• Somalia’s reconstruction and development can only be realised when governmental institutions, the business sector, civil society, women, the Diaspora and the international community work together in an effective and coherent manner. Recovery activities can make a greater contribution to social, economic and cultural development in Somalia, through further investment, continued employment-creation and training.  The Conference encourages focus on the six initial priority areas identified by the Transitional Federal Government and the business community: telecommunications; transport infrastructure; livestock exports; fisheries, banking and remittances and; alternative energy. In particular it called for support to fund the completion of Bossaso and Garowe airports.
  • It is critical to have a renewed emphasis on Somalia’s economic recovery and development. The Conference committed itself to work towards concrete action plans which would include identifying pilot projects for private-public investment with a view to creating economic zones.
  • The Conference welcomed the discussion among the business community, the United Nations and development partners and the Transitional Federal Government on the margins of the Conference regarding the “Principles for an enabling Environment for Responsible Business Activities in Somalia”.  The Conference recognized the need to develop business-friendly conditions that would benefit the entire population. It looks forward to further consideration of a business Compact for Somalia.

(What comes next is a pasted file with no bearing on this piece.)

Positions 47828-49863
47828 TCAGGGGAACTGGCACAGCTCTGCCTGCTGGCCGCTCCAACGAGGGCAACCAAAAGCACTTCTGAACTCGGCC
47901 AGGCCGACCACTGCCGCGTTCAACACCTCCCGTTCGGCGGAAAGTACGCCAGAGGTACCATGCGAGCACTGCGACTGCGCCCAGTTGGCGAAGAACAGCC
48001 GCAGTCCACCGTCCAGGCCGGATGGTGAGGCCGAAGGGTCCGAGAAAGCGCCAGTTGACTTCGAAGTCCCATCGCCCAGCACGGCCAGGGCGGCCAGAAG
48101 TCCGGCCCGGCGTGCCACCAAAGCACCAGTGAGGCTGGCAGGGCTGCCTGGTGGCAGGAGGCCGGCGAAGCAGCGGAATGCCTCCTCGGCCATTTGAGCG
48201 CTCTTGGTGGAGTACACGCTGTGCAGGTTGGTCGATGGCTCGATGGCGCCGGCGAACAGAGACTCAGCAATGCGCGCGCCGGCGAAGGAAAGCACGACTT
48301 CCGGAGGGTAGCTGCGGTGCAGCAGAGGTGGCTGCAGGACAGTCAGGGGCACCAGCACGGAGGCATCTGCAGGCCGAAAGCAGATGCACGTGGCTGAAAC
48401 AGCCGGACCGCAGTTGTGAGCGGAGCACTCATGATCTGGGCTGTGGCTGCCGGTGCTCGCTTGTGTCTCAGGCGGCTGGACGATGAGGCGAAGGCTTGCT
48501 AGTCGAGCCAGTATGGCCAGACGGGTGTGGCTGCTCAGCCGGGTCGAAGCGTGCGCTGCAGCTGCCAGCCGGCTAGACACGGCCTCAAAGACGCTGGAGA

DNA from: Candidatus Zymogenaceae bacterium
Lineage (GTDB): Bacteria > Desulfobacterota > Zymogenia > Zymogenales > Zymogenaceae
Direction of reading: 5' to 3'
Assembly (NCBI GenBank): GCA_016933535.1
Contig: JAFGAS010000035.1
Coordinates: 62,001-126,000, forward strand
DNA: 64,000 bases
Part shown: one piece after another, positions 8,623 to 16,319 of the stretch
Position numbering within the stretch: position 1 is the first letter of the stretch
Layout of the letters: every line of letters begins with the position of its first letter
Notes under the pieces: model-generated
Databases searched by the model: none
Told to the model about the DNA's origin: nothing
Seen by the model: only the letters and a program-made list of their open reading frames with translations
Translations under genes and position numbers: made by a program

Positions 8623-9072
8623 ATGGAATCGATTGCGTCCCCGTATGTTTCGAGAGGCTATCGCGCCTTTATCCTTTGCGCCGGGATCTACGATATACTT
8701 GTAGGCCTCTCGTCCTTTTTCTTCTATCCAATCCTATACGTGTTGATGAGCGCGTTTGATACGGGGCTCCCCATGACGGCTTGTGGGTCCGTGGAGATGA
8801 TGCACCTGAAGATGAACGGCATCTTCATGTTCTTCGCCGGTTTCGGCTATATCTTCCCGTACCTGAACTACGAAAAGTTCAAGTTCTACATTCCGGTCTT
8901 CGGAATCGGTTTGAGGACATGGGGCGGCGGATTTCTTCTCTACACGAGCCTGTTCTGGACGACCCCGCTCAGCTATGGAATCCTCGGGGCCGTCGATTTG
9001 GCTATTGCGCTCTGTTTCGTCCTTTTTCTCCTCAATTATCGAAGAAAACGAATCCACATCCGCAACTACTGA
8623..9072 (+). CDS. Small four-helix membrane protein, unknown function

• The Transitional Federal Government, in partnership with the international community has a major responsibility to respond to the humanitarian suffering of the Somali people. The Transitional Federal Government must discharge its responsibilities to assure safe access to vulnerable populations, deliver basic services, manage public resources wisely and ensure a just distribution of revenues; introduce anti-corruption measures, develop and support the private sector; and build the capacity of its financial institutions. The international community should continue its support to the Somali people. The Conference accepted that the reconstruction outcome of the Istanbul Conference will complement existing humanitarian assistance activities and will not prejudice efforts to organize a more comprehensive development and reconstruction conference at a later stage.